Are You Humble Enough To Be A Customer Centric CEO?

If you’ve answered the question above with, “Absolutely yes, I am a very humble leader,” you probably are not.

If you are a CEO and have experienced a great deal of success throughout your lifetime, you do begin to feel that you are perfect in every way, and therefore it’s hard to be humble — very hard. The ego expands to such a huge size that it becomes the sole explanation as to why the company has been so successful.

But don’t get me wrong: humility should not be a substitute for confidence. In fact, perhaps the two greatest assets a customer centric leader can have are to be both confident and humble. So, while the answer “Absolutely yes, I am a very humble leader” displays an immense amount of confidence, a quietly humble person would have more likely answered, “I believe I am, but it is best that you ask those who work for me”.

This same person would have been confident in his own humility, but open and interested in the responses from those who work for him, be willing to accept the criticism, and even possibly change. He also would have known that the most accurate and truthful answers would not come from him but from those who work with him.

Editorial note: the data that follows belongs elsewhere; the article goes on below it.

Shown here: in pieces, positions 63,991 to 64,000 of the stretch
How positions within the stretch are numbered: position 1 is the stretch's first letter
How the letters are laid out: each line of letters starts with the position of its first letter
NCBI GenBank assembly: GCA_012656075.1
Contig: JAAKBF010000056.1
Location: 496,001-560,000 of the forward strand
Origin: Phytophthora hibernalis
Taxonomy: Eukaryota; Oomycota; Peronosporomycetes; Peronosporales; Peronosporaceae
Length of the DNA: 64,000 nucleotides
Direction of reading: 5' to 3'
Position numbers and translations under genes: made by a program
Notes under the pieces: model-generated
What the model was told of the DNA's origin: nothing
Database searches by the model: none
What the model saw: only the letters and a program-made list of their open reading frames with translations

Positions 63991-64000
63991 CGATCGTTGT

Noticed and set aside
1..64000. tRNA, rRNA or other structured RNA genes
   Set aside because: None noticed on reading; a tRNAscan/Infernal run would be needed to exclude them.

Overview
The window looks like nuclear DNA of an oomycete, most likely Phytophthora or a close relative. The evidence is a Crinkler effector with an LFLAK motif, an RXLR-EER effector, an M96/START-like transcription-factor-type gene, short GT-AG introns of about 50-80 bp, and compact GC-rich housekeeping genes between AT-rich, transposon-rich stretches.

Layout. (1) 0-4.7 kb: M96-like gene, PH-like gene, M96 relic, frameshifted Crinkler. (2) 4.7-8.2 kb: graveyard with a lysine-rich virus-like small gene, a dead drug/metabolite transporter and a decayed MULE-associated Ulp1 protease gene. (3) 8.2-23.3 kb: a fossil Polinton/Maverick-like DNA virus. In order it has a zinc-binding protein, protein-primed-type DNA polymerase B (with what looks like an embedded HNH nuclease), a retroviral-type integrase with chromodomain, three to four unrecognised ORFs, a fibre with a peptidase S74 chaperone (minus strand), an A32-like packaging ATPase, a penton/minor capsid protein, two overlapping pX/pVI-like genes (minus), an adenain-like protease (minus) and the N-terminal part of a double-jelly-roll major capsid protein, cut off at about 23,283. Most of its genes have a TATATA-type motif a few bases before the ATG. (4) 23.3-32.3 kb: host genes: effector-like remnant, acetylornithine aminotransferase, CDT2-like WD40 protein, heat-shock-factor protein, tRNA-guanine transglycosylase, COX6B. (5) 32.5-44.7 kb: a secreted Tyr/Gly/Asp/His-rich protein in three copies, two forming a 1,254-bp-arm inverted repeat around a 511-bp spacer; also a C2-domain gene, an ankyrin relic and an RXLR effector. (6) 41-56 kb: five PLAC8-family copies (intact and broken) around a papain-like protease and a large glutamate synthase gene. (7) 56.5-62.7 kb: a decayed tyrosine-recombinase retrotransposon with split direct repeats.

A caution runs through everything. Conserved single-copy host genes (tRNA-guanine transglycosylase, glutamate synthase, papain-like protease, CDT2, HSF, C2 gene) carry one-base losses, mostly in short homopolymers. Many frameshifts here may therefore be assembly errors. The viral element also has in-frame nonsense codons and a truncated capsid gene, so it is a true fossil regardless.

But why is humility so important to lead a successful customer centric transformation?

In a global marketplace where problems are increasingly complex, no one person will ever have all the answers. That’s why Google’s SVP of People Operations, Lazlo Bock, says humility is one of the traits he’s looking for in new hires: “And it is not just humility in creating space for others to contribute, it’s intellectual humility. Without humility, you are unable to learn. Successful bright people rarely experience failure, and so they don’t learn how to learn from that failure,” said Bock.

A true customer centric transformation requires an immense desire to change the foundations and principles upon which the organization is based.

Dozens of researches have shown that employees who perceived altruistic behavior from their leaders, become more innovative, suggesting new ideas and ways of doing work better. Moreover, they were more likely to report engaging in team behaviour, going beyond the call of duty, picking up the slack for an absent colleague. All these behaviours are pre-requisites to deliver extraordinary customer experience.